Diversifying Crops in Bolivia

Shelley Johnstone writes about Kiki Tegelberg’s research experience in the lowlands of Bolivia


December 10. 2009
Catherine “Kiki” Tegelberg, an International Studies graduate student at SFU, has recently returned from three months in Santa Cruz Bolivia, where she worked with a local organization to conduct research for her Masters major project.  Her work was focused on farmers in and around the ANMIA region, which is a tropical valley, with many of the communities located on the sides of the surrounding mountains.  Kiki worked with CEPAC, a Bolivian NGO that works in rural development. CEPAC is also part of AIPE, which is a network of Bolivian NGOs that is partnered with the Centre for Sustainable Community Development at SFU in a training project.


Coffee plants in the ANMIA almost ripe for the picking

“I was involved with their coffee project, which was called “cafe amigable con la naturaleza” (nature-friendly coffee). The goal was to work with small-scale farmers in the communities of the ANMIA to diversify their crops, implementing coffee, so that they would not be so vulnerable to the citrus problems. This gives them a more economically and environmentally sustainable crop.”  The coffee project worked with small-scale producers in seven municipalities, as well as municipal governments, producer associations, and local coffee processing/export businesses to help the producers integrate into the process.

Diversifying crops by adding coffee can be beneficial for farmers in this region, because coffee has a lot of opportunity during its production to add value. This means modifying the product so that it sells for a higher price. When a producer grows coffee and sells it when it still has its cherry around the bean, then the producer gets a lower price. But if the farmers dry it out and remove the cherry, then the coffee beans are worth more. Similarly, companies that roast and brand their coffee are earning large mark-ups for that work.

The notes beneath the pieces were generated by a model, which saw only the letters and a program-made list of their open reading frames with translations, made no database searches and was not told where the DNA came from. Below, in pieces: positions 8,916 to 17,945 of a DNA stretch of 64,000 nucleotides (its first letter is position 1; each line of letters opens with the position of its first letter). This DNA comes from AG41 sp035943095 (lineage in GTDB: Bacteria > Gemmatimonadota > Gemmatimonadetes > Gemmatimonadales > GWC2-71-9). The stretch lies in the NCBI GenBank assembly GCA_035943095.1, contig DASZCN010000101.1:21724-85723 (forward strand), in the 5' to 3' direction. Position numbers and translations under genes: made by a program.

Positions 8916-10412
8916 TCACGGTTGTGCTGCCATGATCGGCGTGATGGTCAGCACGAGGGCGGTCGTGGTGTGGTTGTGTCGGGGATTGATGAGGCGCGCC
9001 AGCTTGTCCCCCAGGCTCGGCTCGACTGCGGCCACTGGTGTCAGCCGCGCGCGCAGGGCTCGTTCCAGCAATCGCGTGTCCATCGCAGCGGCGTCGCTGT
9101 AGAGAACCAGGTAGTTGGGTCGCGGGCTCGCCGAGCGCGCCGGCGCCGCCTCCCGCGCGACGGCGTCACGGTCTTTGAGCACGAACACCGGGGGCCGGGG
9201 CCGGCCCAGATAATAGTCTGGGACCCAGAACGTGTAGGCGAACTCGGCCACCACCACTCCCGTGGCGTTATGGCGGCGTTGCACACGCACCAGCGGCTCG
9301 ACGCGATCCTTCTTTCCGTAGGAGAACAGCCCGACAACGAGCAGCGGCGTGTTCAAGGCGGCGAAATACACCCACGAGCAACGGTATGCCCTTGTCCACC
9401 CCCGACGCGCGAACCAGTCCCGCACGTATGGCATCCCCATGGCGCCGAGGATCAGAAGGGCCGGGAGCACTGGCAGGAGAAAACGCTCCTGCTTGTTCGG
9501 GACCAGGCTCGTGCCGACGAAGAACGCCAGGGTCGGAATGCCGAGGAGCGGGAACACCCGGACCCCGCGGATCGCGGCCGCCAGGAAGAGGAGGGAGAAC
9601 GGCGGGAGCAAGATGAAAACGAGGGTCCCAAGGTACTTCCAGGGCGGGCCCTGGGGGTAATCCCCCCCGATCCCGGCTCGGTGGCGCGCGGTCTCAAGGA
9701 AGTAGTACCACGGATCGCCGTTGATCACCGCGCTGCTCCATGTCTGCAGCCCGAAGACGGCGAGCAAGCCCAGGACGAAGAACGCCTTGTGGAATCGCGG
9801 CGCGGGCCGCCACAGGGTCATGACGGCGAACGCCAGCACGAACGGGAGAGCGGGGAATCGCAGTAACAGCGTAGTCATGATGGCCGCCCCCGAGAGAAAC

Kiki’s research focused on how to rectify the difficulties that farmers face when trying to participate in the steps that add higher value to their crops. Thus, allowing the rural farmers, who are doing a large part of the production, to earn a more sustainable livelihood.


A manual de-pulping machine that farmers can use to add value to their coffee production

“I really loved working with CEPAC, especially the coffee team. They are awesome people who have so much wisdom. They freely gave me their time and insight on Bolivian culture, on farming, and on the correct method to remove ticks after hanging out in cow fields – which turned out to be unfortunately necessary on more than one occasion!”

When asked about her future plans, Kiki answered, “I would like to continue on in rural economic development, either in a practical capacity overseas or in further research. I feel like I am just getting started. On an unrelated note, I considered weaning myself off coffee, but feel that would be detrimental to my long-term research. I have so many more roasts yet to try if we are going to finish this decade.”



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